In addition, 3D printing is being increasingly (though not nearly enough yet) used by surgeons to prepare for complex surgeries. Some of these surgeries would be impossible without enabling the surgeons to prepare for all eventualities using physical 3D printed models of the area (organs, veins, arteries, nerves) they are going to operate on. There are many examples but ones that stands above many other is the case of two conjoined twins successfully separated with support from 3D Systems technology in 2017.
3D bioprinted organs
Although 3D bioprinting is opening up amazing possibilities for the future, the idea of bioprinting replacement organs such as kidneys and livers is as far-fetched as the idea that criminals armed with 3D printed guns will take over the world. At the same time, some key parts of the human body can already be 3D printed using biocompatible and bioresorbable materials to save the life of patients. One key example is the case of Kaiba Gionfriddo, who received a 3D printed trachea to cure him of his tracheobronchomalacia (a condition that causes the trachea collapse in small babies).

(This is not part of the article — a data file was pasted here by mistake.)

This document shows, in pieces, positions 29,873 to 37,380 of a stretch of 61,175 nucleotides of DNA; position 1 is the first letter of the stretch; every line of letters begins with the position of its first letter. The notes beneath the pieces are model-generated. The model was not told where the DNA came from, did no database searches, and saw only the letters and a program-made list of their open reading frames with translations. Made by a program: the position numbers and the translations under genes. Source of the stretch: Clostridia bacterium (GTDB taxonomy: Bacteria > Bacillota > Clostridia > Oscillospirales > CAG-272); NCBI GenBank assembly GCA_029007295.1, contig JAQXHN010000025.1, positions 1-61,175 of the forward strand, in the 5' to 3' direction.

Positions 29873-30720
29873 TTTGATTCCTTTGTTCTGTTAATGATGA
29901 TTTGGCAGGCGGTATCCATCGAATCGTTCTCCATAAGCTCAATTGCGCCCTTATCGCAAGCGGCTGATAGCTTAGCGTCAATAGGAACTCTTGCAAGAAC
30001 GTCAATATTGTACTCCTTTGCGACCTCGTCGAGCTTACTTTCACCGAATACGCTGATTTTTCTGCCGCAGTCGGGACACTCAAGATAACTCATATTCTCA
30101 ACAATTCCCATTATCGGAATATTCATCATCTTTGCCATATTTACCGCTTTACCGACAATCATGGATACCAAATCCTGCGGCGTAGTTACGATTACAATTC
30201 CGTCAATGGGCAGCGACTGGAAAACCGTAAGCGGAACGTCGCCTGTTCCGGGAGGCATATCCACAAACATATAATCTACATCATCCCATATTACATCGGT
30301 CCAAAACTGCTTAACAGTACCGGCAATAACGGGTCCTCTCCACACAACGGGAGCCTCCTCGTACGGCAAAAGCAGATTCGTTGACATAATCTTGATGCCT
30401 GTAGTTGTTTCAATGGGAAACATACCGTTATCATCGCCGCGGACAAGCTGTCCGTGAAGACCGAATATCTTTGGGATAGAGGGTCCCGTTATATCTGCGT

Another typical example of 3D printed organs is the use of 3D printing to produce implantable heart valves and bone grafts. In the near future, we may see 3D printing used to produce heart tissue, cartilage implants (for noses, ears, knees and vertebral discs), skin grafts and even corneas. Bioprinting is also used in new drug development and testing and it is being heavily introduced in the cosmetics industry to do entirely away with animal testing.
Cultural and archeological preservation